While Hollywood worries about how to portray personal relationships in the AIDS era, CBS sees one solution: TV movies based on Barbara Cartland books.
“People don’t roll about naked in my books,” Cartland says. “Kissing is only allowed one time. I do allow them to go to bed if they’re married, but it’s all very wonderful and the moon beams.”
Cartland, Britain’s “queen of romance,” has churned out 452 novels at last count. At 86, she still produces a book every two weeks. The Guinness Book of Records ranks her as “today’s best-selling authoress.”
“Romance has found its time,” says British playwright Terence Feely, who has begun adapting Cartland’s books for television. “Steamy sex is on its way out because of the AIDS crisis, but we have to have male/female relationships.”
Feely’s first Cartland adaptation is “A Hazard of Hearts,” a tale of lust, murder, despair and, of course, love. The project has a cast more commonly associated with “Masterpiece Theatre” than formula romance: Eileen Atkins, Helena Bonham Carter, Edward Fox, Marcus Gilbert, Stewart Granger, Anna Massey, Christopher Plummer and Diana Rigg. If it’s successful when it airs this fall, others will follow.
“A Hazard of Hearts,” written in 1948, is typical Cartland: a young woman (Bonham Carter) becomes a pawn in the game of life when her father (Plummer) loses her and his estate in a gambling wager. The winner is the lecherous Lord Wrotham (Fox). He in turn loses her to a tall, dark and handsome Marquis (Gilbert), who sends her to live with his mother (Rigg).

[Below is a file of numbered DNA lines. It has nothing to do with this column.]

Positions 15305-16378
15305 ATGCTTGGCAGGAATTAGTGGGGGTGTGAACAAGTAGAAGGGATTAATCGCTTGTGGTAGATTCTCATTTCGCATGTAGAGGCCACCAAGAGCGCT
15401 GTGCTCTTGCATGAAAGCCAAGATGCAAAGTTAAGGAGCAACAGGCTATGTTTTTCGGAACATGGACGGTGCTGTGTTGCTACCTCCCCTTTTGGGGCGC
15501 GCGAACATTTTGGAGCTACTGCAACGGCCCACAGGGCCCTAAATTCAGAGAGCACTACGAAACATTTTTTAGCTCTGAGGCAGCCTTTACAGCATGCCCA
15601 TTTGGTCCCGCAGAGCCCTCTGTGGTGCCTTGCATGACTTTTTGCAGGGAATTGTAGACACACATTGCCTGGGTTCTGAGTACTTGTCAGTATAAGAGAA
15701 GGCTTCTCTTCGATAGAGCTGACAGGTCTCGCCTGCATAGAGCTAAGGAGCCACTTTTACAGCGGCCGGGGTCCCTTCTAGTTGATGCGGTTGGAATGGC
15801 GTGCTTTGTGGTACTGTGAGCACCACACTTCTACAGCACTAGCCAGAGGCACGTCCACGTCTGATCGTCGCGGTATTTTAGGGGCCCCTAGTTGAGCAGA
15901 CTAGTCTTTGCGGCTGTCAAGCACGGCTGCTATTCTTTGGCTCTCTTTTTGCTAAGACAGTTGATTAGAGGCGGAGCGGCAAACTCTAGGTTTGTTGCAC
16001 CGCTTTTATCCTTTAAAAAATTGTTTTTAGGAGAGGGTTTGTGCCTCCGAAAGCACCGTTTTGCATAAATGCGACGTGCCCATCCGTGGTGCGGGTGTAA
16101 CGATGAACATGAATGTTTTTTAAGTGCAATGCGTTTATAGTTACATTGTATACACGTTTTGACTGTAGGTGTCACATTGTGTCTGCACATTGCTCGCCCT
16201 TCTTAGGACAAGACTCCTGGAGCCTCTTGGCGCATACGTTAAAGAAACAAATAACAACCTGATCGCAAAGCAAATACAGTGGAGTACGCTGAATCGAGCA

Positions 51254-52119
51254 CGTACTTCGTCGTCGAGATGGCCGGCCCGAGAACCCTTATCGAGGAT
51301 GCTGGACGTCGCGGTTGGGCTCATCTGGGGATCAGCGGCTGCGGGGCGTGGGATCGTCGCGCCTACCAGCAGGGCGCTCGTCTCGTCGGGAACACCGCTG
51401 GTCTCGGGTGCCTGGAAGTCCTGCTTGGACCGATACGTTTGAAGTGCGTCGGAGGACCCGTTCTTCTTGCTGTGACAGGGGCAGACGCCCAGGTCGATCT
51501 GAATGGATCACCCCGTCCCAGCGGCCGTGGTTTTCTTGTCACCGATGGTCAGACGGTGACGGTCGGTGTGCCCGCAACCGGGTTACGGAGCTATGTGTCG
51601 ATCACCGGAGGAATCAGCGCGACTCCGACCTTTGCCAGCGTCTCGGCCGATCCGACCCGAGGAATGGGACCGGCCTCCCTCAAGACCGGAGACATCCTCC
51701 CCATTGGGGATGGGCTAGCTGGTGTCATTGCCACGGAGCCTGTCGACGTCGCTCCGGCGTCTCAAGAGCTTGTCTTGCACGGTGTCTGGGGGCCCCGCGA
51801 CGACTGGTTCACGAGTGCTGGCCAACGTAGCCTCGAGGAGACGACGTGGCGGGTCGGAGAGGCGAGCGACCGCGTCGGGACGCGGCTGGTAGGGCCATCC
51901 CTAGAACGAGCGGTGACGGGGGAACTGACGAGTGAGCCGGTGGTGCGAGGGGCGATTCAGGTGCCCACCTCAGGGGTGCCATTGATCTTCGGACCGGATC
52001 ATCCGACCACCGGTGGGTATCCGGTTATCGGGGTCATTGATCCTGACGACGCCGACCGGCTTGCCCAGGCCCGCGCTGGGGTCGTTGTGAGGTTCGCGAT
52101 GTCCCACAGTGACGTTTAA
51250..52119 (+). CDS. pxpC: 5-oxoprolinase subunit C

“This was my first costume book,” Cartland says, “so I put in everything--highwaymen, jewels, the kitchen stove,” plus the traditional chest-thrusting hero and virginal heroine. Everything takes place in 1810.
Thus it is that Bonham Carter (who starred in “A Room with a View”) is poised at the top of a magnificent staircase, ready to descend virginally. On her right stands a gray Great Dane almost as tall as she is. On her left stands her maid (Massey), holding a lighted candelabrum.
The setting is Wrotham Park, a stately mansion on the outskirts of London favored by British filmmakers. It’s one of numerous locations used in the two-hour telefilm. “There’s no way anyone in Hollywood could afford to build what we’ve got on screen,” producer Albert Fennell brags, referring to the availability of sumptuous shooting sites in England.
Fennell, a veteran British producer with such credits as “The Avengers” and “The Professionals,” hopes Cartland films will become as much of a TV staple as Agatha Christie films. “We’d be delighted if CBS wanted 26 in a year,” he says, “but we’d be very happy with an order for 13.”
Fennell and his production partner John Hough, who is directing “Hazard,” have been trying to get the series off the ground for 10 years. That’s when Fennell first bought a film option on Cartland’s works. “There was no interest in Britain or America at that time,” he says. “In fact, people rather laughed at the idea.”